More recently we came across a couple who are also in this profession and we meet them occasionally in a bar around the corner. However my favourite is a man who works at a building nearby who has become a good friend over the years. I did not know him much until about ten years ago, when he signed up to attending my birthday party in India. Since then I can no longer classify him as unusual and more recently he has been part of our Camino de Santiago group and we have shared a lot of experiences together.

Moving on to another unusual association we come to taxi drivers. Ever since I had this hair raising experience with a taxi in Maracaibo (in Venezuela) where we lived for a while many years ago, I have a lot of respect for the people who run these cars. What happened is that for some reason I happened to catch a cab in the centre of Maracaibo, and just as I opened my mouth, the driver said 'Mire seƱor, usted quiere ir a su casa o la oficina'?
That translates to 'Would you like to go home or to your office'?
I quickly changed what I was going to say to 'Do you know where I live'?
'I know all about you' he replied, or words to that effect.
Since Maracuchos were keen to pull out their guns at the least annoyance, I did not pursue that line of inquiry any further.
Anyway, here in Spain also I would think all the taxi drivers would know that much about me. One in particular has become a family 'friend' and we have used him whenever we have an occasion to use a taxi.
The other day I was ordering a drink in a nearby bar, something that one does often under the general activity of 'tomar algo' (I have friends who could be called Name Tomar Algo Surname, but I digress). Collecting my drink I was about turn around to join Marisol, when a man sitting nearby said to me 'Ah, you do not recognise me'. At this I looked at him more closely and sure enough it was our taxi 'friend'. 'Hombre, we have not seen you for a while', I said.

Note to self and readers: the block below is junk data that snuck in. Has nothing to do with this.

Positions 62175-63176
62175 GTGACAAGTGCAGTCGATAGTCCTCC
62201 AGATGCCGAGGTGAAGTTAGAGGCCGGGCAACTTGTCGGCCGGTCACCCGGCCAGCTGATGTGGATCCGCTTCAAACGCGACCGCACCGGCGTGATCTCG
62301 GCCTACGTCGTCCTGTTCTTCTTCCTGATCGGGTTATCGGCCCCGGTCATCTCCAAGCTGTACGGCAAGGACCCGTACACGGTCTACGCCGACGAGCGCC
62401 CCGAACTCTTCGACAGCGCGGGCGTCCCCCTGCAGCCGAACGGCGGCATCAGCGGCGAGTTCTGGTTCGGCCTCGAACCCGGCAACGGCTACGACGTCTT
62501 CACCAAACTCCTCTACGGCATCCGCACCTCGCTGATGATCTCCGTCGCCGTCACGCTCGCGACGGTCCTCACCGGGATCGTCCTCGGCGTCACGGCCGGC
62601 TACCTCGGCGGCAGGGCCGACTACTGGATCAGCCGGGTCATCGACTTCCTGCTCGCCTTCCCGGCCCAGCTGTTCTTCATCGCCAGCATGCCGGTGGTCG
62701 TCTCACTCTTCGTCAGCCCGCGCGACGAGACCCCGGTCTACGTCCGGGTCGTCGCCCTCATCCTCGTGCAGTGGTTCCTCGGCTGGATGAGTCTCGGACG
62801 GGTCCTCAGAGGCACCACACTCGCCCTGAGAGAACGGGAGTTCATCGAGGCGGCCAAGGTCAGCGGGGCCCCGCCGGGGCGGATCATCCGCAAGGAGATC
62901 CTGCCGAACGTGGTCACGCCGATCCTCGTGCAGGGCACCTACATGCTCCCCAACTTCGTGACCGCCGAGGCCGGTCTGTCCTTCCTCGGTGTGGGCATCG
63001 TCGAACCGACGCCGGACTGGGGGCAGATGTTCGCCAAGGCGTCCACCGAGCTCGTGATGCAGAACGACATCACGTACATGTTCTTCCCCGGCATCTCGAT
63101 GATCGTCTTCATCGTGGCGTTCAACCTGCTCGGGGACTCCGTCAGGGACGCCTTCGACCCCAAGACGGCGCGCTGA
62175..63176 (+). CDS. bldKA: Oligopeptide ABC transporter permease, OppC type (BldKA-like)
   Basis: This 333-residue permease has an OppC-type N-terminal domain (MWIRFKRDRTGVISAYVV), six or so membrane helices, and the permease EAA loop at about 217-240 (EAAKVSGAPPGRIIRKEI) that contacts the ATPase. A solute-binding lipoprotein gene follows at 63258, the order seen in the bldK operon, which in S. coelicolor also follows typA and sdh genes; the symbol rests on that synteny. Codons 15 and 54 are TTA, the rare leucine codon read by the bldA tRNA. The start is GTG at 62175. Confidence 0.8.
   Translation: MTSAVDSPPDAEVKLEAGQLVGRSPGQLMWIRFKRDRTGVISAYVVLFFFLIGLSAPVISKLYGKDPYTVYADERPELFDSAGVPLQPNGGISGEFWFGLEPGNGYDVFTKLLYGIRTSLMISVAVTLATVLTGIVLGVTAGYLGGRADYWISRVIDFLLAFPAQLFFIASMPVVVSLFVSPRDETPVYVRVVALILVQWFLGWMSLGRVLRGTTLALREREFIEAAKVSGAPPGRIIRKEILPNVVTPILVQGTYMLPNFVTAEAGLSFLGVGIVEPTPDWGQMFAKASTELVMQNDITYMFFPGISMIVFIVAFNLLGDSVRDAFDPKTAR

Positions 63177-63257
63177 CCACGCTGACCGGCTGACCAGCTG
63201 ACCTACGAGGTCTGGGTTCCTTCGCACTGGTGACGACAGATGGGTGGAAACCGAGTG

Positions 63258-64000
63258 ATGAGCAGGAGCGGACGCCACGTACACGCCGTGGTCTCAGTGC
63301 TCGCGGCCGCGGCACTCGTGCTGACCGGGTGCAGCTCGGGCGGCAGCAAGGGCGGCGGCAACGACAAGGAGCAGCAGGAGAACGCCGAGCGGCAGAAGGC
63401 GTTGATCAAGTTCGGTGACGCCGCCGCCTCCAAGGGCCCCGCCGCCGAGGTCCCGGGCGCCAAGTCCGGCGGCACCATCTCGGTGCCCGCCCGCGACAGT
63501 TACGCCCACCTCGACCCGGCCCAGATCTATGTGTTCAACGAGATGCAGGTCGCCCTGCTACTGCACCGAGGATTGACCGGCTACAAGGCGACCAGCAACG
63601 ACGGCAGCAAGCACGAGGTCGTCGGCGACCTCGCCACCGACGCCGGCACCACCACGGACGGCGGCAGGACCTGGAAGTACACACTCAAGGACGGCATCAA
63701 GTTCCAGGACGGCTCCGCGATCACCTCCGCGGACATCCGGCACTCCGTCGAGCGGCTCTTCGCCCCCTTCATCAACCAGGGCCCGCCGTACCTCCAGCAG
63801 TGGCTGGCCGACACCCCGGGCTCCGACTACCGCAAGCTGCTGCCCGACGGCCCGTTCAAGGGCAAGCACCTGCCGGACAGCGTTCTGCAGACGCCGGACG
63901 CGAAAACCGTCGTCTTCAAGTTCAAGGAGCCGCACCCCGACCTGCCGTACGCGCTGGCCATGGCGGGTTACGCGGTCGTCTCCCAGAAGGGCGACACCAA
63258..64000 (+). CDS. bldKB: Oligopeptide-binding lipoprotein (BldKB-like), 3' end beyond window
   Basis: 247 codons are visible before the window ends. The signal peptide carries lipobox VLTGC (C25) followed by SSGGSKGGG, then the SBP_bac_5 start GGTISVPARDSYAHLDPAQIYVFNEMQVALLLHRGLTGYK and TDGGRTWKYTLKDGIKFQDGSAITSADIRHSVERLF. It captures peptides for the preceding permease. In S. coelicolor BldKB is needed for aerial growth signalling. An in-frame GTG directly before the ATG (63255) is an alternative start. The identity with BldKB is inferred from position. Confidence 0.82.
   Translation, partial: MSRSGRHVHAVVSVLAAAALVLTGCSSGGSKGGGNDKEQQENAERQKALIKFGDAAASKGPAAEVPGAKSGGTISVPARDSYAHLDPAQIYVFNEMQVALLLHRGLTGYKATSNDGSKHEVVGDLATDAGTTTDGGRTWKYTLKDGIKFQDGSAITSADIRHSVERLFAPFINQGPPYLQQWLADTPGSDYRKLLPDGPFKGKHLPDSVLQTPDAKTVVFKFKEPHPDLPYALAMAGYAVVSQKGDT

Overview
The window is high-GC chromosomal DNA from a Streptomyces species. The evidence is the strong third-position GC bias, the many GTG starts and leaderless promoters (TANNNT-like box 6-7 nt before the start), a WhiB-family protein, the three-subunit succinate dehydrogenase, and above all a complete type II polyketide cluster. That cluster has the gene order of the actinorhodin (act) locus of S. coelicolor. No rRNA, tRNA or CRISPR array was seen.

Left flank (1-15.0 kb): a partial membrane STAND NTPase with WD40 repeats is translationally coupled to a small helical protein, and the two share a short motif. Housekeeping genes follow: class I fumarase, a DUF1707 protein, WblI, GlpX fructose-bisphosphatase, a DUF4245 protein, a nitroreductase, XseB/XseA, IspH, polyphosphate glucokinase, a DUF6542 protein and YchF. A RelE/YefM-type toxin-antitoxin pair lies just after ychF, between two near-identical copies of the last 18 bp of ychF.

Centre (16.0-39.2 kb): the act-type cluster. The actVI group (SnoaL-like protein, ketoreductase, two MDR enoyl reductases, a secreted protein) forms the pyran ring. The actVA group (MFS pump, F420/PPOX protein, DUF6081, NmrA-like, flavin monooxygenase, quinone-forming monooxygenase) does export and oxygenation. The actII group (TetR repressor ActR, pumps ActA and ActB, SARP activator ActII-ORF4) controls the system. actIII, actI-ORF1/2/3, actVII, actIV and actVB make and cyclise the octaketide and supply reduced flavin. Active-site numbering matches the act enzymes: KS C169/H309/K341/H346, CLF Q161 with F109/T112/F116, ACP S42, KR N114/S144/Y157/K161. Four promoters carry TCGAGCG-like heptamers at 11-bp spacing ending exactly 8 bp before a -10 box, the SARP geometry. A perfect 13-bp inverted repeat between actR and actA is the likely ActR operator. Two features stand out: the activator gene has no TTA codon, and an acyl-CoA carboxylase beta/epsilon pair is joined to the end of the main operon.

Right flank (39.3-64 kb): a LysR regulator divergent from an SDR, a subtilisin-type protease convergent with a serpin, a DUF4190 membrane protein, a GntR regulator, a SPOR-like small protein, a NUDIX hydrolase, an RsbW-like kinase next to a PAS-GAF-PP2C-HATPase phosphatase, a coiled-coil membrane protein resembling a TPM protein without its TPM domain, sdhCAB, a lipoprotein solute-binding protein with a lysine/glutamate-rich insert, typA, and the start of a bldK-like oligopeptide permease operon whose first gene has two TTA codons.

I then found out that he was retiring and that his son was now taking over his cab and his clients.
Being in the same boat, I wished him all the best and perhaps we will be seeing him more often, if you see what I mean, 'tomando algo'.

Tuesday, 4 December 2018

Unusual friends - The waiters and barmen

Continuing with the third of as yet unlimited stories under the banner of 'Unusual friends'..

Now almost two years ago, we (that is us and a couple of friends) happened to be sitting in the terrace of a bar on a brilliant sunny and warm day sipping our drinks and munching calamares, (or rabas as they are known) the local delicacy. The waiter came by and brought us some tapas and I knew that he was Peruvian. The football world cup qualifying rounds were going on and I happened to know that Peru were struggling with a few matches to go. So I made a comment to the guy saying that Peru looked like going out, and he cheered up to know that someone was aware of Peru's progress (or lack of). With a grand gesture he announced that he would take a bet that Peru qualify. I accepted and we agreed to bet on the value of a round of drinks and rabas, about 15 Euros.
The bar in Laredo
My logic was that although I was neutral in what happened in the matches, it would give me and the waiter some common ground for interaction and having some fun. As many of you will know, Peru qualified by the skin of their teeth. We were both very happy that this happened and although I happened to be on travels when the result became known, and the waiter may have thought that I had fled without paying, but I happily paid up my dues when next in town.